|John Warwick-Huckvale, Devastated|
“I’VE SPENT 15 years of my life helping animals and people with animals. I just don’t know what I am going to do now.”
These were the words of John Warwick-Huckvale, the devastated owner of the Swindon and District Animal Haven, who will be forced to close his business after being found guilty of four animal welfare offences.
John, who suffers with severe MS, was given a 10-year ban on owning farm animals and a four-year ban on owning domestic animals by district judge Simon Cooper on Friday.
He will not be able to appeal against the sentences for seven years and two years respectively.
The sanctuary was visited by the RSPCA on five separate occasions between November 29 and December 21 last year, with a police accompaniment on the final occasion.
|RSPCA prosecutor Gibney|
But John, who pleaded guilty to causing unnecessary suffering to a protected animal and failure to comply with duty in respect of farmed animals, said he was shocked at the severity of the sentences and said his future is currently unclear.
“It was totally unexpected,” he said.
“I expected, possibly, to get banned from having pigs because I did agree and I did plead guilty that I kept him alive too long, but it was only because I got too attached to him.
“We called him Matty, he had dodgy hips, but we gave him medication and he would be fine. But you can’t say I didn’t care for my pigs, they were well looked after.
“One of them called Betty came to me when she was just eight inches long and we had her for 12-and-a-half years.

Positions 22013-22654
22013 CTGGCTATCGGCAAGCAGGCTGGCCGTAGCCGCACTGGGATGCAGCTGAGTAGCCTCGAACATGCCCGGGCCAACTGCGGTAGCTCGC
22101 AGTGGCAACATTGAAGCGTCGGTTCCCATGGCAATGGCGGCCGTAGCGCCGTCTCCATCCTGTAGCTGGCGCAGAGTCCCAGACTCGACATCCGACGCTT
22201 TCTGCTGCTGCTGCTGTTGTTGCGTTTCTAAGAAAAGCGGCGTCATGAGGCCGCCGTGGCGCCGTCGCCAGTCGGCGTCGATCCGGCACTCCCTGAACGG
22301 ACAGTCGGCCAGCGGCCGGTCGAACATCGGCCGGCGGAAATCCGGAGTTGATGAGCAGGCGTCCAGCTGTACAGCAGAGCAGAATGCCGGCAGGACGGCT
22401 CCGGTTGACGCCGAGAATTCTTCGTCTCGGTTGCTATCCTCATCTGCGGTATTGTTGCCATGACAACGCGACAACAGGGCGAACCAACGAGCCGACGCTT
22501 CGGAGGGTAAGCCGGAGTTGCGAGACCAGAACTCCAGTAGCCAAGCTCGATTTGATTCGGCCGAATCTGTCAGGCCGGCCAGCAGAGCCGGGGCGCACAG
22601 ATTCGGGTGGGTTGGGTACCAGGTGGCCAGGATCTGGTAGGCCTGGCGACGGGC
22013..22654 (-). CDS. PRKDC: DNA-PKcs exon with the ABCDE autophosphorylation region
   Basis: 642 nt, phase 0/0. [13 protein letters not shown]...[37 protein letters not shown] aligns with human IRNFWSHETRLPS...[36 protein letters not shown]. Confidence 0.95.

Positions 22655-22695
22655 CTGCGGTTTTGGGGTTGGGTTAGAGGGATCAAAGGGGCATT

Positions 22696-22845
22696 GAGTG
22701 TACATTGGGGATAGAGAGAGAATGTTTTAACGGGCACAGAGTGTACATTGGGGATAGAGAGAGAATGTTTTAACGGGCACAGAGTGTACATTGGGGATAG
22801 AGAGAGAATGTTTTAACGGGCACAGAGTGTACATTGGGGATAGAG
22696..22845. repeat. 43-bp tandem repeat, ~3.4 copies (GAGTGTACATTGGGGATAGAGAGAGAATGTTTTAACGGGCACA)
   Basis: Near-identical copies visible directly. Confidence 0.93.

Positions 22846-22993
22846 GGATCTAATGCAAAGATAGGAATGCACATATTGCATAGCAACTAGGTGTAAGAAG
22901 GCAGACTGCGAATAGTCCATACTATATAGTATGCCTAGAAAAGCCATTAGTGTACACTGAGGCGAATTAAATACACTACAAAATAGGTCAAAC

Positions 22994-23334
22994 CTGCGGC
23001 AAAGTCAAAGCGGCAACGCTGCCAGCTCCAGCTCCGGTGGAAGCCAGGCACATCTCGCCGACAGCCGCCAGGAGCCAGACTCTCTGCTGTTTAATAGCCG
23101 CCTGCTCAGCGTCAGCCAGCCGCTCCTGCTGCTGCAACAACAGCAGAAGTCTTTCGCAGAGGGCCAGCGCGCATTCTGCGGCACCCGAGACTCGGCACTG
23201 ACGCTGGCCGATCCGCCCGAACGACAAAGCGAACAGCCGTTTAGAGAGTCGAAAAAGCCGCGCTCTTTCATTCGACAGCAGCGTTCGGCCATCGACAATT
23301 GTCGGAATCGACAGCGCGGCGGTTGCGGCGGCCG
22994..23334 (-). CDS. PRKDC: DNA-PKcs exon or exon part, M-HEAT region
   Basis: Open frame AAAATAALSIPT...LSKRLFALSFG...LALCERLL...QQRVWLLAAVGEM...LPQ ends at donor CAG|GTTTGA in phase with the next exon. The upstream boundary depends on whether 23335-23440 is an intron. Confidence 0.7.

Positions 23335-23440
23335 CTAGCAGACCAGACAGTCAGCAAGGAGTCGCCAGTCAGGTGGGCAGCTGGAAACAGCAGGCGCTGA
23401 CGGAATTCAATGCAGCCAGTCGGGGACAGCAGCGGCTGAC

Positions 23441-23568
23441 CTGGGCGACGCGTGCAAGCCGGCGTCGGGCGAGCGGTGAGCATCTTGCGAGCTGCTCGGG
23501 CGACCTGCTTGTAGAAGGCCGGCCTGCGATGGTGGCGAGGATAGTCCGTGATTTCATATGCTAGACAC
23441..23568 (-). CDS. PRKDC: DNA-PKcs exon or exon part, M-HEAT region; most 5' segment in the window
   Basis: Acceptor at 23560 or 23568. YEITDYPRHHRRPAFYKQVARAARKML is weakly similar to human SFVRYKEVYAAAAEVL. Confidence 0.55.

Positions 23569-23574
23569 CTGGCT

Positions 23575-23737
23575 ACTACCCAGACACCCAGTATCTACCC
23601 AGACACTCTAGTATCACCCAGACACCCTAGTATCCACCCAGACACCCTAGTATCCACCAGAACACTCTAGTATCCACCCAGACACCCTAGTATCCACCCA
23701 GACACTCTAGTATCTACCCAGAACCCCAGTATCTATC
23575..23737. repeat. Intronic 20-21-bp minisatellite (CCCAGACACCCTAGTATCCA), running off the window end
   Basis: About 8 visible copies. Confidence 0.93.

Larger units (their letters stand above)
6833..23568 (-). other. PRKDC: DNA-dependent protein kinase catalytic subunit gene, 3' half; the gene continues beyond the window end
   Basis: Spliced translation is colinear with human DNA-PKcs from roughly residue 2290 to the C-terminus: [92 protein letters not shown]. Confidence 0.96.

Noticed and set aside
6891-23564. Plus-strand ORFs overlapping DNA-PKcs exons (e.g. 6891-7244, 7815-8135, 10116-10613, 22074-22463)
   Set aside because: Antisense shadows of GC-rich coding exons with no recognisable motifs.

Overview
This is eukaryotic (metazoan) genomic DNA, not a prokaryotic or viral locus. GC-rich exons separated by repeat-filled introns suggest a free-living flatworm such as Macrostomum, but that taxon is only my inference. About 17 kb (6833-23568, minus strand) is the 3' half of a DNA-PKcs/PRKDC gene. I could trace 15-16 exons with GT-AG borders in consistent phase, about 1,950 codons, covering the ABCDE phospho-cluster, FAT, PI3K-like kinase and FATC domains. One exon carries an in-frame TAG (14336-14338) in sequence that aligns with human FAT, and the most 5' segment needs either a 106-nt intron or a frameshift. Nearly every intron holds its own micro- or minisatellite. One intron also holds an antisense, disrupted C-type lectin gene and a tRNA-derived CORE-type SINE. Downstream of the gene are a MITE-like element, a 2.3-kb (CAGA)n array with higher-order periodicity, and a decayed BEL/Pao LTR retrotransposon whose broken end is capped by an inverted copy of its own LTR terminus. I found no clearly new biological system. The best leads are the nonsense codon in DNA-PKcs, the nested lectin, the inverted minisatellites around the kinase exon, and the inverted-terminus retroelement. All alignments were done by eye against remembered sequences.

“I’ve spent 15 years of my life helping animals, and people with animals, and to be done for animal cruelty is just madness. I would never intentionally hurt an animal, ever.”
The 40 to 50 chickens, seven geese, three turkeys, eight guinea fowl, six quail, four sheep, two goats, six dogs, 30 rabbits and 29 cats currently on the farm will now be rehomed, or seized and removed.
John was also sentenced to 60 hours of community service to be completed within a year, and ordered to pay costs of £2,000.
“I have had so many calls from people already who just can’t believe what has happened – everyone is very supportive,” he said.
“All the volunteers are so shocked. Nobody expected it because they all know what goes on here. We always let the public in to see what we are doing, we don’t hide anything.
“My family are so distraught. If the council had somewhere for all these animals I wouldn’t be so concerned but they don’t.
“I am worried because the RSPCA have just 49 spaces for cats. I rehome seventy cats in a month, I just don’t know where they are all going to go.”